An independent review into models that could be adopted to raise the age of criminal responsibility in the Territory has been released by the ACT Government (11 October).
The review was conducted as part of the ACT’s push to raise the age of criminal responsibility from 10 to 14 by the end of 2022, putting it in line with the United Nations threshold in an Australia-wide first.
The Review of the service system and implementation requirements for raising the minimum age of criminal responsibility in the Australian Capital Territory was led by Emeritus Professor Morag McArthur, in conjunction with Aboriginal consultancy group Curijo and ANU’s Dr Aino Suomi.
They set out to better understand the needs of the children who would be impacted by raising the age of criminal responsibility, formulate a plan for the service requirements and pathways for children with complex needs, identify crucial service gaps in the ACT system, and establish possible alternative models to address the needs of children.
The review stressed the importance of improving the after-hours services and crisis accommodation for this age group, recommending a “wraparound” model as the best path forward. The wraparound model would engage with the children, their family’s and professional support services to create a flexible system of support specific to the unique circumstances of every child.
Attorney-General Shane Rattenbury said the report confirmed his stance that the ACT can provide better alternatives than imprisonment for their young people, but also that there are a number of obstacles that will need to be overcome before the age can be raised.
“Right across Australia, children as young as 10 can be arrested by police, brought before the courts on criminal charges and receive custodial sentences,” Attorney-General Rattenbury said.
“In committing to raising the minimum age of criminal responsibility, we also recognise the reality that some children and young people can and do, cause harm to themselves or others. The ACT Government must have effective systems in place to support these children and young people and their families and safeguard the community when the age is raised.
“The review clearly shows the work and reforms we need to consider in the coming months and years and highlights the importance of early, coordinated and sustained help for children and their families.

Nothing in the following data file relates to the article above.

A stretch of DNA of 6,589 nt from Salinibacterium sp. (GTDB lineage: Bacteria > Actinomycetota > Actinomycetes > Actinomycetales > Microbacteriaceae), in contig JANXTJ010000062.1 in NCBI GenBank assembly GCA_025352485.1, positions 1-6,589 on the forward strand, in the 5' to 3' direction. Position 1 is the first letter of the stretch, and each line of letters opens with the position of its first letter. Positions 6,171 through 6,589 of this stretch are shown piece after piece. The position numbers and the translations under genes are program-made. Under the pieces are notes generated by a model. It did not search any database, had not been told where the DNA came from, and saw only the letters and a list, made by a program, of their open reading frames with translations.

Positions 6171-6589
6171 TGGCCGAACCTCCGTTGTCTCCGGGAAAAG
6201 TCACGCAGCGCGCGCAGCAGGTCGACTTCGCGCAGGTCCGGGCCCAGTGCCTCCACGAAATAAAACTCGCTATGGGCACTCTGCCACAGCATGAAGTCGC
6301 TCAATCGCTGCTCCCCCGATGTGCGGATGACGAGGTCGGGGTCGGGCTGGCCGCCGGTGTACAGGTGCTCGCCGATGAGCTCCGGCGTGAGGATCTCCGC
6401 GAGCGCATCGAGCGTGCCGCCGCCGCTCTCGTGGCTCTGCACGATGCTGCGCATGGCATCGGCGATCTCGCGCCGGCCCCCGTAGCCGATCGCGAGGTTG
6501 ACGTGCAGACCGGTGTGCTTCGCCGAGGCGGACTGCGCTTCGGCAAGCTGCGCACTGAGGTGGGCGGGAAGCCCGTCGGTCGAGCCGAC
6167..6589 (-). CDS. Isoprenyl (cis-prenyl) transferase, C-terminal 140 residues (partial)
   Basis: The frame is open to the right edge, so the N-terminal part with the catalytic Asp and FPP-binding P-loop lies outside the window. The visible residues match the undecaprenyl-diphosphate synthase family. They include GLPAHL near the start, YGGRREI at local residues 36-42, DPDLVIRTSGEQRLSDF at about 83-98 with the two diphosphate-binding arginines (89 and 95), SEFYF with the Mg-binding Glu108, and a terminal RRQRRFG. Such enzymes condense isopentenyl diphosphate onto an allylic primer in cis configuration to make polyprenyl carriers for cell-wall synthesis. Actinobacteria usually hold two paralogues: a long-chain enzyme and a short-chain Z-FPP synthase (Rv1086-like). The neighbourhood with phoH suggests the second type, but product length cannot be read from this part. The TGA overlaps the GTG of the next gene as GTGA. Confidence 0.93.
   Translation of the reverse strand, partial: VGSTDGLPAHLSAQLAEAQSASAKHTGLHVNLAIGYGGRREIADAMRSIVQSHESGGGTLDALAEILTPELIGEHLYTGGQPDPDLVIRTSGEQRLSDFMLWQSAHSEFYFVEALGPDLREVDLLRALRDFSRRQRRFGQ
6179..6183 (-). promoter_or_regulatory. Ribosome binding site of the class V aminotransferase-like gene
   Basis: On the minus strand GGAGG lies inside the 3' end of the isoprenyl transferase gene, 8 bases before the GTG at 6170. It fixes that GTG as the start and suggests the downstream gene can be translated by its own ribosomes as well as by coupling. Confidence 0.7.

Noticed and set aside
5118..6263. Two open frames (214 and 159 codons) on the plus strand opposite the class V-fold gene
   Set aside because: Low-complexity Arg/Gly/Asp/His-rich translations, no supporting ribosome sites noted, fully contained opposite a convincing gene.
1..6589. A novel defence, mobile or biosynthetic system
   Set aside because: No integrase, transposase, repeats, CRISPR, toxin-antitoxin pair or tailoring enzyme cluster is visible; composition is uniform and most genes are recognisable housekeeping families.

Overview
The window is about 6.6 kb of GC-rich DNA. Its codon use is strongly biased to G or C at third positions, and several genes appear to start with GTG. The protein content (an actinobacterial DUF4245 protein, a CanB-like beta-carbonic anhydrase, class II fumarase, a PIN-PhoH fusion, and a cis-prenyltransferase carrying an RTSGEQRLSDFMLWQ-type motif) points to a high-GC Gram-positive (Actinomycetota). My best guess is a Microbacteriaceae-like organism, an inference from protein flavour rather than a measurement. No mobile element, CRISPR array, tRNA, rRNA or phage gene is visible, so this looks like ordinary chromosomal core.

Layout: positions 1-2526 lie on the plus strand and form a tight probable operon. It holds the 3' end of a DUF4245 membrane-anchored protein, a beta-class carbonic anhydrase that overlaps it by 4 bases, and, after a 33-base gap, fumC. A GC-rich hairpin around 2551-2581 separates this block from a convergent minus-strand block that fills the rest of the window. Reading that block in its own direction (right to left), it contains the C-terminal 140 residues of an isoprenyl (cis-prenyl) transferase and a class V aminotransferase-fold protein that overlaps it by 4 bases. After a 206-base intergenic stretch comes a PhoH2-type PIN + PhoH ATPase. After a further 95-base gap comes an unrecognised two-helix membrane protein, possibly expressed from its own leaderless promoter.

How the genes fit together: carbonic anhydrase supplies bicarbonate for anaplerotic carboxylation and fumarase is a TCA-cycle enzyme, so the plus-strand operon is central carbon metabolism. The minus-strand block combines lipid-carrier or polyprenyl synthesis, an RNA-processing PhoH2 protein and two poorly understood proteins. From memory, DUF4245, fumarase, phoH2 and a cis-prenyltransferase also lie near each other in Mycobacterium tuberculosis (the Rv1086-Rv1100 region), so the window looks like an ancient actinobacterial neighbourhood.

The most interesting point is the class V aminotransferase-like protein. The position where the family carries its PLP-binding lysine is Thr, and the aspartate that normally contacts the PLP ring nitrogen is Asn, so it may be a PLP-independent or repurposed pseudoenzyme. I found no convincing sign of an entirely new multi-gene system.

“This review doesn’t deter us from the challenge ahead, though. In fact, now we know how to make it happen. We know the importance of this reform and we remain committed to raising the minimum age of criminal responsibility,” he said.
While releasing the review, Mr Rattenbury conceded that the findings suggest there is more work to do in this field than initially thought.
Minister for Children, Youth and Families Rachel Stephen-Smith described the review as an important step in the process of reform and said that filling the gaps in the system identified in the report will be essential as they move forward.
“It tells us that there are some gaps in our service system, but it also tells us that there are some gateways that are missing,” Ms Stephen-Smith said.
“Sometimes young people have to come into contact with the justice system in order to get access to the services and support for them and their family.”
Minister for Justice Health and Assistant Minister for Families and Community Services Emma Davidson said a community-based approach was essential in reforming the behaviour of young people and carrying out the raising of the age of criminal responsibility in the ACT.
“A robust and integrated support system for children and young people will improve social and justice outcomes across the community. It will be transformational for future generations where all young people can live healthier, safer and happier.”
“It truly takes a community to raise a child. I look forward to working with the youth, mental health and disability sectors to continue delivering programs, such as the Functional Family Therapy pilot, that meet the needs of young people at risk, so they have more opportunities in life for growth, development and support,” she said.
Indigenous-led justice reform group Change the Record has been outspoken on the issue, most notably through their #raisetheage online campaign. Co-chair Cheryl Axleby said she was pleased with the steps being taken by the ACT Government and called on other state and territory governments to follow suit.
“Aboriginal and Torres Strait Islander kids bear the brunt of bad policies and bad policing. Our kids suffer when governments build new prisons instead of investing in adequate housing, supports in schools and family services. This ACT report shows how governments can do things differently by supporting our kids to thrive instead of locking them away.
“We call on every state and territory government to look at the work the ACT has already done to raise the age, and take urgent action to raise the age.”
“If governments are serious about closing the gap, and giving every child the opportunity to grow, thrive and succeed, then they need to start by raising the age and setting our kids free,” said Ms Axelby.
The review is publicly accessible on the Justice ACT website.